Obama tries to hold spotlight as 2016 race crowds the stage

Obama tries to hold spotlight as 2016 race crowds the stage
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With his name no longer on the ballot, President Obama is seeking to remain relevant as Washington’s attention shifts to the 2016 presidential race.

For Saturday at least, Obama will command the spotlight as he takes the stage at the White House Correspondents' dinner to crack wise with reporters and perhaps make a joke or two about the field of candidates jockeying to replace him. 

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But keeping hold of the agenda is no laughing matter for the White House, which is making a concerted effort to keep the president driving the political and policy conversation until the day he leaves office.

That could prove to be a tough task. Sens. Marco Rubio (Fla.), Rand Paul (Ky.), and Ted Cruz (Texas) have officially launched their Republican presidential bids. Several others, including former Florida Gov. Jeb Bush and Wisconsin Gov. Scott Walker, are out on the campaign trail as unofficial candidates, giving them a bigger media megaphone with which to criticize Obama.

And every utterance and movement of Hillary Clinton, the undisputed front-runner for the Democratic nomination, is being closely followed by a pack of national reporters.

Even the White House press corps has caught the 2016 bug.

White House press secretary Josh Earnest’s daily briefings increasingly touch on the race, with questions about foreign donations to Clinton charitable foundation, the absence of a top-flight Democratic challenger, and Ted Cruz’s health insurance. 

“He’s still the president and we still have a little less than two years left in his second term, but the political world is moving beyond him,” said Ken Mayer, a University of Wisconsin-Madison political science professor who studies the presidency.

“It’s not like there is a lever you could pull or a button you could push to stay relevant. If there was, everybody would do that.” 

The 2016 campaign is pushing Obama into a new phase of his presidency, where his agenda and the desire to elect a Democratic successor could sometimes come in conflict.

But for now, White House officials say they are confident that Obama is maximizing the power of his bully pulpit, noting that he is pushing new trade deals, negotiating a nuclear pact with Iran and normalizing relations with Cuba.

“We’re in a position in the political debate where everyone is responding to us,” White House press secretary Josh Earnest told The Hill in an interview. “So much of what you hear emanating from Republicans is not about advancing their own agenda, but them commenting on, criticizing, or trying to block ours.”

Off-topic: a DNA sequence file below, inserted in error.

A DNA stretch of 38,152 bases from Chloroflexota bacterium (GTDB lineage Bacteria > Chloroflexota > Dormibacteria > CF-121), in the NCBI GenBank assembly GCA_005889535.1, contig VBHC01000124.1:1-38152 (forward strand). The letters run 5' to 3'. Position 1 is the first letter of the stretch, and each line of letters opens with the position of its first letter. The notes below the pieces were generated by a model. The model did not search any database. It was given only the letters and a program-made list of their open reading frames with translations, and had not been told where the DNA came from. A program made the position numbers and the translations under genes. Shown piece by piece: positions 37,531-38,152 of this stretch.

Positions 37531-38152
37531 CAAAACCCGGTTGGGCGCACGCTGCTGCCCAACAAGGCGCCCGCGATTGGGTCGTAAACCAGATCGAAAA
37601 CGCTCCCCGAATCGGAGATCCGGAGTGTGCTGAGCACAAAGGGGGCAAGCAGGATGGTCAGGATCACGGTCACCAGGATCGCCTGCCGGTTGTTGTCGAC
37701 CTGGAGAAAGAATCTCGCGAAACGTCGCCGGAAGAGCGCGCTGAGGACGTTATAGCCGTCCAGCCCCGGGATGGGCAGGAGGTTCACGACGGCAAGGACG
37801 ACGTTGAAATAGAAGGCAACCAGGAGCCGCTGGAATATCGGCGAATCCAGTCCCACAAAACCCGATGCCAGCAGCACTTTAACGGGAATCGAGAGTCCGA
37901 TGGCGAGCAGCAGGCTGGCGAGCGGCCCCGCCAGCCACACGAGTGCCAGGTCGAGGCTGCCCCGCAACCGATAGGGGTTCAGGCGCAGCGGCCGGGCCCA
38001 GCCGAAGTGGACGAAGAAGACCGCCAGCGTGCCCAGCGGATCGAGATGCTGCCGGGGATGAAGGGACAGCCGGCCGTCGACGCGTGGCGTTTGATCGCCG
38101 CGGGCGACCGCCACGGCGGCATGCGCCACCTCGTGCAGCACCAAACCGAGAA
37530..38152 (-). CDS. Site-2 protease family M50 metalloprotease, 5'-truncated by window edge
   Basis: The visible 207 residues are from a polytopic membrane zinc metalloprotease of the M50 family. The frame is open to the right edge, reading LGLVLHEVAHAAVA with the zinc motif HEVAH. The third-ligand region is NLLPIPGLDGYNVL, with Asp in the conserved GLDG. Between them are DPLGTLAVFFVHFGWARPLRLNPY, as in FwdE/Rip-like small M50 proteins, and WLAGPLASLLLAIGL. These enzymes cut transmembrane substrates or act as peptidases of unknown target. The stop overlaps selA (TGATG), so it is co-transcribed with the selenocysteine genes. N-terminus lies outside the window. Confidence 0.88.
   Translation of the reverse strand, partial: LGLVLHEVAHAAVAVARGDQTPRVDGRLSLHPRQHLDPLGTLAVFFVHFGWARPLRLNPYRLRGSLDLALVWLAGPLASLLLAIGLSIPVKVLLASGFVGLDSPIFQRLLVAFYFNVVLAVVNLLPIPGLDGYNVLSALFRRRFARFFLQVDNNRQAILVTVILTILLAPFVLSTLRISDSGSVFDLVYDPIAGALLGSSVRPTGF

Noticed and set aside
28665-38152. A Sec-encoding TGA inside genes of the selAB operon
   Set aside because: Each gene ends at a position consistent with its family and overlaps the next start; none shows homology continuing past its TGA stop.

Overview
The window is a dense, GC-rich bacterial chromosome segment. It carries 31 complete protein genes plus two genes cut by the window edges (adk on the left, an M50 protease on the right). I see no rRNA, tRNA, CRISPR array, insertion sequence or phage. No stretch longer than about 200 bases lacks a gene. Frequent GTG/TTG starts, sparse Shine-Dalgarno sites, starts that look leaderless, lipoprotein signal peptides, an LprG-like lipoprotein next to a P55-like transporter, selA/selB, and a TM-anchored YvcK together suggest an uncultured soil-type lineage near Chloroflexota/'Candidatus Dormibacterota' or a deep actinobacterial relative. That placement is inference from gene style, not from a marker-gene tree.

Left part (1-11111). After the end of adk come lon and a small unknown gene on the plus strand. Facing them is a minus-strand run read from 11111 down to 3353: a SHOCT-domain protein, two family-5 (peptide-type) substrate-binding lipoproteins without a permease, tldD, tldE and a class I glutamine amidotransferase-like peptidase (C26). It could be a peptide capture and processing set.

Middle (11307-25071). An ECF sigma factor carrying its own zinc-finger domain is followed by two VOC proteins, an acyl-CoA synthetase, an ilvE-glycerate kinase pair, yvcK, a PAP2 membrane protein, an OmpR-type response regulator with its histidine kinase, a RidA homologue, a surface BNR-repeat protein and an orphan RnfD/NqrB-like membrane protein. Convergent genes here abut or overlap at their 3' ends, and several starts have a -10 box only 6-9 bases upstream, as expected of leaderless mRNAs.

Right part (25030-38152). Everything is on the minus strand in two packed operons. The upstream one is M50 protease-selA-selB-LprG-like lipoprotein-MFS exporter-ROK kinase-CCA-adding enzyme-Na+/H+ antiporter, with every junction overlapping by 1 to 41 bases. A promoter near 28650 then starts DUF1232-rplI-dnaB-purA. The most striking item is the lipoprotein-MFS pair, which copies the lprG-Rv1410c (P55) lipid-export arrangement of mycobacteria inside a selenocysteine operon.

But with the media’s focus drifting toward the campaign, the White House has had to get creative to draw attention to the president’s domestic agenda items, such as climate change, equal pay, and criminal-justice reform. 

Obama taped a White House video about global warming with Bill Nye the Science Guy. He took questions from female-centric websites SheKnows.com and BlogHer.com during a North Carolina town hall on equal pay. And he talked drug-sentencing reform with David Simon, creator of HBO’s “The Wire.”

To work around the Republican Congress, the president has stepped up the use of smaller-scale executive actions on everything from paid leave for federal workers to land conservation. 

The goal is to accomplish as much as possible before Obama leaves office, even if it attracts less attention than before.

Last month, the president commuted the sentences of 22 people convicted of drug crimes in an effort to correct what criminal-justice reformers believe are harsh sentences for non-violent offenders. 

"The goal here is to advance the agenda," Earnest said. “Particularly in this stage of the presidency, there is no upside to putting things off until later." 

Like presidents before him, Obama is facing the delicate second-term task of trying to help his party hold the White House while pursuing proposals that sometimes cause heartburn for the eventual nominee.

While Clinton has aligned herself with Obama on many issues, she is facing increasing questions about whether she supports trade promotion authority legislation, an Obama priority that is vehemently opposed by the left.

She also will have to grapple with Obama’s nuclear negotiations with Iran — a legacy item for Obama that could complicate her efforts to appeal to pro-Israel Democrats distrustful of the diplomatic push.

The White House says it communicates with Clinton’s staff, but insists there is no coordination between Obama and Clinton on her campaign, despite an unannounced Clinton visit to the White House in March.

“They will set the course they believe is most useful to their campaign,” Earnest said. “They’ve got plenty of people offering advice, so I’m not going to do that.”

“Part of my job is to make the case for the president’s priorities and the president’s record and I won’t hesitate to do that,” Earnest said. “But I think over the course of the race it will be very clear that the kinds of values Secretary Clinton has articulated on the campaign trail are very consistent with the kinds of values the president has championed.”